The Ohlone possessed vast knowledge of the species and landscapes surrounding them, and developed various methods to hunt and collect their food. Hunters were experts in animal behavior, while the gatherers were in tune with the motions of the seasons. When San Francisco was formally settled by the Spanish, the Ohlone people's hunting and gathering practices were controlled and ultimately lost. Only recently have we begun to realize the depth of knowledge these people had about this area and its precious resources.

-By Sam Jain

About Last Week...

Radish at Crosby

We worked twice as hard at our Thursday program since we knew our Saturday program was canceled. Our small but hardworking and extremely enthusiastic group went on an exploration tour to fetch all the remaining narrow leaf ice plants near Battery Crosby. Break time was education time when Eric gave a quick but informative talk on coastal dune scrub plants. With delicious snacks in our stomachs and plants on our minds, we battled it out with radish in the second half of the program!

More Stewardship Opportunities

Can't make it out to Lands End or the Bluffs or looking for something a little different? We have a wide range of volunteer opportunities in San Francisco. You can help restore other sites with the Presidio Park Stewards and Presidio Plant Patrol, or help propagate and grow native plants in one of our nurseries—Fort Funston or the Presidio Native Plant Nursery. This week, programs from our stewardship partners include:

Friday, August 30
1–4 pm - Presidio Plant Patrol at the Mountain Lake

Saturday, August 31
9 am–Noon - Presidio Park Stewards at Inspiration Point

Sunday, September 1
10 am–1 pm - Presidio Park Stewards at TBD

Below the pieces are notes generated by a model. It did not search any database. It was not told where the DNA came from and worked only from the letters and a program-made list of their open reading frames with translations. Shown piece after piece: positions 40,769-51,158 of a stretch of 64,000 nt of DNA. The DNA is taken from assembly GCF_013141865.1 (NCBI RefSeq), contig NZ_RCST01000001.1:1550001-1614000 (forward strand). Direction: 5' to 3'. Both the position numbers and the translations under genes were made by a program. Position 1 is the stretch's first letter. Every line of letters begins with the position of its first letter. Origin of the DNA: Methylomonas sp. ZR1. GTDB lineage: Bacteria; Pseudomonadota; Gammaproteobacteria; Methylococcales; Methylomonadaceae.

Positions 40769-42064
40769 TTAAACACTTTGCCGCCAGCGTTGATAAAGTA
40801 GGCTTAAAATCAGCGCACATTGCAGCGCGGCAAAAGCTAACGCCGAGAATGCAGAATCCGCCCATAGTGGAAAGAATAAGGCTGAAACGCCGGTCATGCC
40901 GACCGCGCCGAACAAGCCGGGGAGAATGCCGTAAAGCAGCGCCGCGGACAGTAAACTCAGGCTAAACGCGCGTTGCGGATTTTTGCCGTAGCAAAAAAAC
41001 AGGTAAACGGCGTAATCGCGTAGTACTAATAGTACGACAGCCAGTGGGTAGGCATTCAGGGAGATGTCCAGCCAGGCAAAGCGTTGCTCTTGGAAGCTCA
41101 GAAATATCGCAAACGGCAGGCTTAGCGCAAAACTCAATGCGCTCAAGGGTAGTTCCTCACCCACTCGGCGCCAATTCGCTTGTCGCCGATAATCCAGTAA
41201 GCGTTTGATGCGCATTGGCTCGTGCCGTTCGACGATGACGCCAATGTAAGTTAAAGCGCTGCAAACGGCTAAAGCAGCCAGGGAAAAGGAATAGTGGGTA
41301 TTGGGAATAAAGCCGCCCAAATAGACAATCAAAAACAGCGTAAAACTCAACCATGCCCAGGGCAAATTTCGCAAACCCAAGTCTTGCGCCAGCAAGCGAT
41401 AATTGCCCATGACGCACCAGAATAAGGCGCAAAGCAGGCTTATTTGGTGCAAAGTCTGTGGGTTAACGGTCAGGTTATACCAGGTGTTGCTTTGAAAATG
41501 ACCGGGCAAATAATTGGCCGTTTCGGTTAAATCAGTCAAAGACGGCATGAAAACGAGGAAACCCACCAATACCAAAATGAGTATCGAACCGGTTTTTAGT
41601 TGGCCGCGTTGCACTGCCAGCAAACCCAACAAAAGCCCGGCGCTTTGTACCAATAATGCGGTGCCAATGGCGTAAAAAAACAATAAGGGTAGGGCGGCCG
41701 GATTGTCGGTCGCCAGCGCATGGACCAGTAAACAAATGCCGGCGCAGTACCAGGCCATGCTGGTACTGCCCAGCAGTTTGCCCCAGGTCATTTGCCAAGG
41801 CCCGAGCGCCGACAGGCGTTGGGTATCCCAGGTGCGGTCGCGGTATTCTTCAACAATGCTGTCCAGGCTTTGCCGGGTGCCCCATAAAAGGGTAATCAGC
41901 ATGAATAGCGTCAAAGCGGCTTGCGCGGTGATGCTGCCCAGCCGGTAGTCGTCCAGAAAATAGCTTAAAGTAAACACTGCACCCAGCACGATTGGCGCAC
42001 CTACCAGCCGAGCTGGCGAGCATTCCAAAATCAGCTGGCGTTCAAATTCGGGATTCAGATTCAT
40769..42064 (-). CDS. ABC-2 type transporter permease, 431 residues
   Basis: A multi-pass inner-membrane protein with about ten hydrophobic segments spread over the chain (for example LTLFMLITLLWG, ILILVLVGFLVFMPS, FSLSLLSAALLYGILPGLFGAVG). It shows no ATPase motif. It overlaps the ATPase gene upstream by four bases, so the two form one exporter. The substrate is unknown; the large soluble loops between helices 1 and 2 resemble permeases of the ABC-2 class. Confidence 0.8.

Wednesday, September 4
9 am–Noon - Presidio Park Stewards at Lobos

Our friends with the Presidio Park Stewards also send out a regular newsletter. Check out the archive or sign up via their website.

We offer regional newsletters for San Mateo, San Francisco, and Marin. If you would like to subscribe to a specific regional newsletter, visit the Park Stewardship homepage.

Park Academy
The Conservancy offers great enrichment classes. To see a full schedule, visit the website.

Program Meeting Locations

Presidio Coastal Bluffs
We meet at the triangle-shaped parking lot on the southeast side of the intersection of Lincoln Boulevard with Storey Avenue and Merchant Road. This is adjacent to the Fort Scott baseball field. View a map of this location.

Lands End
We meet at the trailhead in the Merrie Way parking lot off of Point Lobos Avenue (near Louis' restaurant). Get directions to the Lands End Trailhead.

Our work sites are easily accessed by public transportation. Use the trip planner on transit511 for more information.

Other programs
Check out our volunteer page for the meeting locations for other programs in San Francisco.

See you in the field!

Eric, Yakuta, and Drew